Top Five Reasons Cowboys Should Keep Flozell Adams
It is no secret that we have been highly critical of Flozell Adams’ 2009 play. In our final Offensive Line Grades, we rated him as Dallas’ worst starting lineman last season, giving him a “C-” overall grade. Adams was solid in the run game, but gave up the second-most quarterback pressures in the NFL with 42. He also yielded more than twice as many sacks as any other Cowboys’ lineman, and let’s not forget his struggles with penalties (and costly ones at that).
Jerry Jones has been hesitant when addressing Adams’ future with the club, which could hinge on who the Cowboys are able to acquire in the draft. Despite our criticism of Adams, though, we believe he should remain a Cowboy in 2010. Why? The top five reasons are listed below.
1. There is currently not a better option at left tackle.
While it is nice to think a team can just release under-performing players, the move only makes sense if there is an adequate replacement waiting in the wings. As of now, no such replacement exists for the Cowboys. Even a first round selection is probably not NFL-ready enough to perform at an overall higher level than Flozell Adams will in 2010. Despite his struggles, Adams is still serviceable on the outside.
We imagine many of you see Doug Free as a capable replacement for Adams. See reason number two.
2. Doug Free was overrated in 2009 and did not play left tackle.
When we say Free was overrated, we do not mean in any manner that he played poorly last season. ‘Overrated’ is an expectation-laden label. Fans (and probably even coaches) were expecting a tremendous drop-off from Marc Colombo to Free, and when that did not happen, it was natural to believe Free was more productive than was actually the case.
According to our film study, however, Free was about an average, or perhaps slightly above-average right tackle. His smaller, athletic frame allowed him to be successful in pass protection. We graded him as the top tackle on the team in that department.
Although he was not a liability in run blocking, the 4.54 yards-per-carry average on runs during which he was a “point of attack” blocker was the worst of any tackle on the team. Free’s big play-to-negative play ratio was also the worst on the team (1.21 runs of 10+ yards for every negative run yielded). In comparison, Adams’ 1.45-to-1 big play-to-negative play ratio was the best among tackles.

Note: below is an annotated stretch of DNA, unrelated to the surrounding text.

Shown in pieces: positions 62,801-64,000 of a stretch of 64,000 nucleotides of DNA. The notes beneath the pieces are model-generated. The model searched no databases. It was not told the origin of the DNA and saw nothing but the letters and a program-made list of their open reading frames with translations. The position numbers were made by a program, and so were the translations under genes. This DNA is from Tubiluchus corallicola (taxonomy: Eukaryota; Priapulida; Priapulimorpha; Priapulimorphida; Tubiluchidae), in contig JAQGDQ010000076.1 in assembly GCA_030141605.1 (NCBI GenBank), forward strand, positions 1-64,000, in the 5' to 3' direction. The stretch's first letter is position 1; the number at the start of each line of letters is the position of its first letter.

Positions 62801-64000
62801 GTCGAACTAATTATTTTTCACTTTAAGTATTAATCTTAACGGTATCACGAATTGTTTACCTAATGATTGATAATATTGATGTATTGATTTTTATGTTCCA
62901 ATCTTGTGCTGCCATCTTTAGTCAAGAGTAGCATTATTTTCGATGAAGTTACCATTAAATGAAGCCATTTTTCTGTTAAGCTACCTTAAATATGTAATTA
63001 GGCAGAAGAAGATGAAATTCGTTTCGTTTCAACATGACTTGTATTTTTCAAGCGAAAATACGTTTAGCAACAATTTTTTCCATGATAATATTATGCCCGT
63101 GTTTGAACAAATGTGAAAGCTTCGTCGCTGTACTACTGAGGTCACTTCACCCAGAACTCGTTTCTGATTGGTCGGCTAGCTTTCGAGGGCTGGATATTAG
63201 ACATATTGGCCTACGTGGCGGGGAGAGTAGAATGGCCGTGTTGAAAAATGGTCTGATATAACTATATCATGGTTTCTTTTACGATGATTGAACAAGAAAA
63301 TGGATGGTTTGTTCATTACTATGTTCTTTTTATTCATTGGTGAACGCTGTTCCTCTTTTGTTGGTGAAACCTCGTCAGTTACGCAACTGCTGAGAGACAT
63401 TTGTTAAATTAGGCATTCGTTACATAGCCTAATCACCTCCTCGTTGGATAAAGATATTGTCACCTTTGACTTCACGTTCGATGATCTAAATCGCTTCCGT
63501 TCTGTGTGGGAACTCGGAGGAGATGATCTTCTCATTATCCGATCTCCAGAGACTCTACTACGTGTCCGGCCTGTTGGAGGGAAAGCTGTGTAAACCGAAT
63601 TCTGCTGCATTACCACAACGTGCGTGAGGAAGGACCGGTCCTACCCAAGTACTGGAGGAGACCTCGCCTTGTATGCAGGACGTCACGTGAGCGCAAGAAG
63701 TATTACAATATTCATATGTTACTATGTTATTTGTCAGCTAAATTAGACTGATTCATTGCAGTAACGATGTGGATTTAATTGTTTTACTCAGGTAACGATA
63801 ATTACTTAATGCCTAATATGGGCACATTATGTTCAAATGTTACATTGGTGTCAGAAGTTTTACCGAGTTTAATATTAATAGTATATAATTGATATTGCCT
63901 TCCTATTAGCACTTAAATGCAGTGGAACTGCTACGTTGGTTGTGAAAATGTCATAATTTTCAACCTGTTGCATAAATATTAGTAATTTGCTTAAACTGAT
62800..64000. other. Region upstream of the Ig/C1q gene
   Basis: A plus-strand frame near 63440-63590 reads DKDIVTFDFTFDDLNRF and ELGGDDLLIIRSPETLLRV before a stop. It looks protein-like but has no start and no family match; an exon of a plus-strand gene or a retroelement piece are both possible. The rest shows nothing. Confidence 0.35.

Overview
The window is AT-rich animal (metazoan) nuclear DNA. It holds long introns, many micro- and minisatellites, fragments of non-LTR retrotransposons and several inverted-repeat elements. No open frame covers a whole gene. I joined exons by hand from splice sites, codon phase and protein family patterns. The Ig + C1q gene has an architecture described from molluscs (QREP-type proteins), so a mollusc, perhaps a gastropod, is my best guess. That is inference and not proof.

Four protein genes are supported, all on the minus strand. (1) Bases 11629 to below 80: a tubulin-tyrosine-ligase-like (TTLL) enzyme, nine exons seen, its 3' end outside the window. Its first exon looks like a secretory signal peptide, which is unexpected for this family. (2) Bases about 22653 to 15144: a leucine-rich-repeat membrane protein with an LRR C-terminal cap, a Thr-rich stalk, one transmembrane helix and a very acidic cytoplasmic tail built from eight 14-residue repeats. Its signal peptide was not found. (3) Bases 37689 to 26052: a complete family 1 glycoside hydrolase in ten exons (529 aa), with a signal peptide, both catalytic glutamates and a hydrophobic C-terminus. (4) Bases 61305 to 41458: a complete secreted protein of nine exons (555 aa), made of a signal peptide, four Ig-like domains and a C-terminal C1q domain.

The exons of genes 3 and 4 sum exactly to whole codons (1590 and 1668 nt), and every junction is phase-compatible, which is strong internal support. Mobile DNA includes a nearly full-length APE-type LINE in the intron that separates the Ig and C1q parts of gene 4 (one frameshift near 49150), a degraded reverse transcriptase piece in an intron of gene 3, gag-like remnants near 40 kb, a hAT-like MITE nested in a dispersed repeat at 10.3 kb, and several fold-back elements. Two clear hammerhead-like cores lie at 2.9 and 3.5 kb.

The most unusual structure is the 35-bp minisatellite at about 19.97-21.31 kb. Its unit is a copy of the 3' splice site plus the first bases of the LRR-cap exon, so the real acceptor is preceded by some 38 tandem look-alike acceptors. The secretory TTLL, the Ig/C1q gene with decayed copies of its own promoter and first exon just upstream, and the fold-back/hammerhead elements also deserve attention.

Lastly, Free spent the entire regular season at right tackle. While we are fairly certain Free would not be as dominant at left tackle in the run game as Adams, we are also unsure how he would perform in pass protection on the left side. Teams generally line their best pass-rusher up on the right side of the defense. There is just too much uncertainty surrounding Free to be comfortable in having him already replace Adams, and right now he is probably better suited being a capable swing tackle.
3. Moving Doug Free to left tackle would create an even greater lack of depth at tackle.
We already have offensive tackle listed as the Cowboys’ top positional draft need. If the Cowboys release Adams, they will become dangerously thin at the position. Who would be the top backup? Pat McQuistan? Robert Brewster? A rookie? The latter is the most likely scenario, but with the frequency with which NFL players get injured, there is a solid chance that, should Adams be cut, the Cowboys would be forced to start a rookie at tackle at some point during the 2010 season.
4. With 2010 being an uncapped season, there is no financial reason to release Adams.
If cutting Adams would enhance the ability for the Cowboys to sign other players, our stance might be different. With no cap, though, assessing the “value” of players relative to their contracts becomes a moot point, at least for 2010. You never want to overpay a player, but if releasing a starter creates no competitive advantage, why do it?
Some may claim that Adams’ presence would block the progress of a younger player, but we do not think this is the case. We already explained why Doug Free is better suited as a backup for both left and right tackle, and any rookie the Cowboys could potentially draft would need time to develop anyway.
5. Could Flozell Adams potentially move to guard?
This is highly speculative, but we believe Adams could potentially follow in the footsteps of Larry Allen and finish his career at guard. We actually discussed this in our latest Mailbag. As we explained there, transitioning to guard could help Adams utilize his power in the run game and hide his lack of quickness which leads to his struggles in pass protection.
A move in 2010 would be premature, as Kyle Kosier has been playing at a very high level as of late. His contract runs up at the end of this season, however, so making the switch after this season is not out of the question.
We propose the Cowboys keep Flozell Adams as the starting left tackle in 2010. In the meantime, they should do everything in their power to secure a left tackle of the future. This player, in all probability a rookie, could take a season to develop behind Adams. Keeping Adams on the roster would also allow Free to remain the primary backup at both tackle positions, a situation in which we believe he thrives.
After 2010, we believe Adams would be more productive at guard. Thus, his future would likely be linked to Kosier’s contract. If the Cowboys are willing and able to re-sign Kosier, Adams would likely get the boot, with either Free or a rookie from the 2010 class stepping into the starting rotation. Perhaps Flozell would even be willing to take a pay cut and play behind Kosier and Davis, although that is unlikely. Nonetheless, this scenario is the best way to ensure the Cowboys maintain proper depth at offensive tackle in 2010, while also securing future success at the position.
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